They used a real horse head in the infamous bed scene. The production designer made arrangements with a dog food manufacturer that used old horses to give them the head of a horse that had been scheduled to be killed. One day it arrived packed in dry ice and they had to scramble to film the scene. -

Source: 10 Things You Didn’t Know About “The Godfather” Including the Horse’s Head Was Real!

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    Nice answer!!!!! UV
    – KyloRen
    Mar 4 '17 at 14:03
  • One of the missions in the Godfather video game shows how the horse's head was placed in Woltz's bed: youtube.com/watch?v=0HCqugT_Vh4. But of course, the video game is not canon, so make what you will of it.
    – zmike
    Apr 28 at 4:32
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The movie does not explain it explicitly

..but the novel offers some clues.

He had been profoundly shocked. What kind of man could destroy an animal worth six hundred thousand dollars? Without a word of warning. Without any negotiation to have the act, its order, countermanded. The ruthlessness, the sheer disregard for any values, implied a man who considered himself completely his own law, even his own God. And a man who backed up this kind of will with the power and cunning that held his own stable security force of no account. For by this time Woltz had learned that the horse’s body had obviously been heavily drugged before someone leisurely hacked the huge triangular head off with an ax. The men on night duty claimed that they had heard nothing. To Woltz this seemed impossible. They could be made to talk. They had been bought off and they could be made to tell who had done the buying.

The Godfather - Mario Puzo

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In universe: I always assumed that both Woltz and the horse had been at some stage drugged. It would be very difficult to hide a horse's head in someone's bed without waking them up, or to neatly saw off the head of a conscious racehorse.

Either way, as other posters have highlighted, the key aspect is that people within Woltz' employment could be bribed or blackmailed to carry out at least part of this activity. While it would have been easier to simply kill Woltz, it wouldn't have accomplished much.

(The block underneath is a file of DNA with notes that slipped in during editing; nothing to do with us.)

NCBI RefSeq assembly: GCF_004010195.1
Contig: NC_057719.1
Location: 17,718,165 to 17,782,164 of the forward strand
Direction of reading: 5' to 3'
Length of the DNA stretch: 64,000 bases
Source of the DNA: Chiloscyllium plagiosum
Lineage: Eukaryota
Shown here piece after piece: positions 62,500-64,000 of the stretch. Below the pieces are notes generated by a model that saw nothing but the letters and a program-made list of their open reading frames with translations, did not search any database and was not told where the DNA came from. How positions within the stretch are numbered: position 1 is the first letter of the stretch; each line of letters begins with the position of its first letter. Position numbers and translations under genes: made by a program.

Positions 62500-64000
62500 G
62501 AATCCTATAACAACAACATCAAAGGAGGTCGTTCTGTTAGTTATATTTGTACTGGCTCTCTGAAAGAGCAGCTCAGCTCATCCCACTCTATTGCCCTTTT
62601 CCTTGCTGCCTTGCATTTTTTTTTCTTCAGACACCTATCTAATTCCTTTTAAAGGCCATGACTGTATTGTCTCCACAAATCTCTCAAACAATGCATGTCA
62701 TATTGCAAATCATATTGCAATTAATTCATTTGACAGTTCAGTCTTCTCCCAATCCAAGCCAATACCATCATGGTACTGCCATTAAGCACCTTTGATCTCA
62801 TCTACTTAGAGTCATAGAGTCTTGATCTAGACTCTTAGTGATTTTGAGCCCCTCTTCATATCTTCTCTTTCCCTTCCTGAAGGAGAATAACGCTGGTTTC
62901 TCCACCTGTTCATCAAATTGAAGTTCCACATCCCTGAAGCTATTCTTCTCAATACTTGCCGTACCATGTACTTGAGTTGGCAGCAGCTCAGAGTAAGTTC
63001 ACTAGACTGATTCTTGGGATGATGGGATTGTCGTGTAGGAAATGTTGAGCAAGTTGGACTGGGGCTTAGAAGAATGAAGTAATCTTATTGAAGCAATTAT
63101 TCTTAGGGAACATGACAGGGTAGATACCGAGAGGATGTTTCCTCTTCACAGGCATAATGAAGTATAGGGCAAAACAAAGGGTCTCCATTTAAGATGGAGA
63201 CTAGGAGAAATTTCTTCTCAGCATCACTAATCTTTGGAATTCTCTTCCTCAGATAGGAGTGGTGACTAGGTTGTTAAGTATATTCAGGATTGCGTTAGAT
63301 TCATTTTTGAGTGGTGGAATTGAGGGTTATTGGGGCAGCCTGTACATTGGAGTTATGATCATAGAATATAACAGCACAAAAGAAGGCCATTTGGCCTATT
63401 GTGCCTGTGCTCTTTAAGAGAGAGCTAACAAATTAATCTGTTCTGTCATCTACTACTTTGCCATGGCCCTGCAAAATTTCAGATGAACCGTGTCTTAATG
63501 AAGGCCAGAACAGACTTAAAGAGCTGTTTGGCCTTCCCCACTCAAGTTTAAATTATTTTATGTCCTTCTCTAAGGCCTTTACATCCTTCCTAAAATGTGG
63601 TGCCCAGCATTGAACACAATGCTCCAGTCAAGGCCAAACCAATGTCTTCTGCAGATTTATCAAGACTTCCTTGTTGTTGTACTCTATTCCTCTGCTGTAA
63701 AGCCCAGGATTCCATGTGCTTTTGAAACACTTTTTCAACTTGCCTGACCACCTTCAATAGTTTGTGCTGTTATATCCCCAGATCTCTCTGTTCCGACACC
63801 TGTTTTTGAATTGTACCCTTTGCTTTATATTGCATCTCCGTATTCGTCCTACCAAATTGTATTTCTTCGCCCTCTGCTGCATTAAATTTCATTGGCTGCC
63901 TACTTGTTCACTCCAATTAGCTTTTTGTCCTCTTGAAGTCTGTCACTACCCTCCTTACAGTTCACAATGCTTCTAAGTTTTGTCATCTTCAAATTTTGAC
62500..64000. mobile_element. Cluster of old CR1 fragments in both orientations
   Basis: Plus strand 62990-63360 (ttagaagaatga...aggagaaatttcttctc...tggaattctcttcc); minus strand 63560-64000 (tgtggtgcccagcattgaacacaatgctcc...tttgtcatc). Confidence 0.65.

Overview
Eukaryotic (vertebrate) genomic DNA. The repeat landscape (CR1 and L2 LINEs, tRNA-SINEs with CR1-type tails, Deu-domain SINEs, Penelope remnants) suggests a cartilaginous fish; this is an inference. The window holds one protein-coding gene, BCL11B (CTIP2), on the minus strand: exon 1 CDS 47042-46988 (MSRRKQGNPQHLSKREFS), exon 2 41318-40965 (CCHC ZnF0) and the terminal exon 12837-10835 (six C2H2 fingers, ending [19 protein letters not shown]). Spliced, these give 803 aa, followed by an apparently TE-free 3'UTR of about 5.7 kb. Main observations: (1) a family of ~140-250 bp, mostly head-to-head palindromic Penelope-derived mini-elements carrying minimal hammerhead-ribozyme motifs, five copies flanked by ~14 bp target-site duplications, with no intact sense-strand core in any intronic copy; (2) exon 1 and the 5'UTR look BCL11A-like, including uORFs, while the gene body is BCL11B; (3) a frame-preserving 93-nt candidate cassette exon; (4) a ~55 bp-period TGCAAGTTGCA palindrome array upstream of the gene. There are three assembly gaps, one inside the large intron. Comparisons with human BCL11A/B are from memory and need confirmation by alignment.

As to why it isn't shown on-screen: I assume it is meant to surprise the audience as much as Woltz, and to highlight exactly how out-of-the-loop Woltz had been in his assessment of the Godfather's power (the rising score and Woltz' impotent screams don't leave much ambiguity).

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I haven't read the novels. But if you watch closely in the film, when Hagen is being yelled at by Woltz at dinner, he glances over at the maid. In my opinion, that's the signal to her to let Tony, the horse's trainer, for Tony to take care of business. I can't imagine that too many trainers would be willing to do this messy thing, so the maid, Tony, and a couple of other people would have to be paid mighty hefty sums to manage this. So I was guessing 10k or so back in those days. But this is the Godfather's Godson to be set for life. So that's not so much is it? (edited for grammar...grammarly, what happened? lol)

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    Hi Mellissa, this sounds more like opining than trying to give a definitive answer. Note that Movies & TV, as most of the rest of the Stack Exchange Network, is a Q&A platform, not a forum. Please take the Tour to get yourself acquainted with it. Welcome to M&TV! :)
    – Joachim
    Apr 25 at 10:06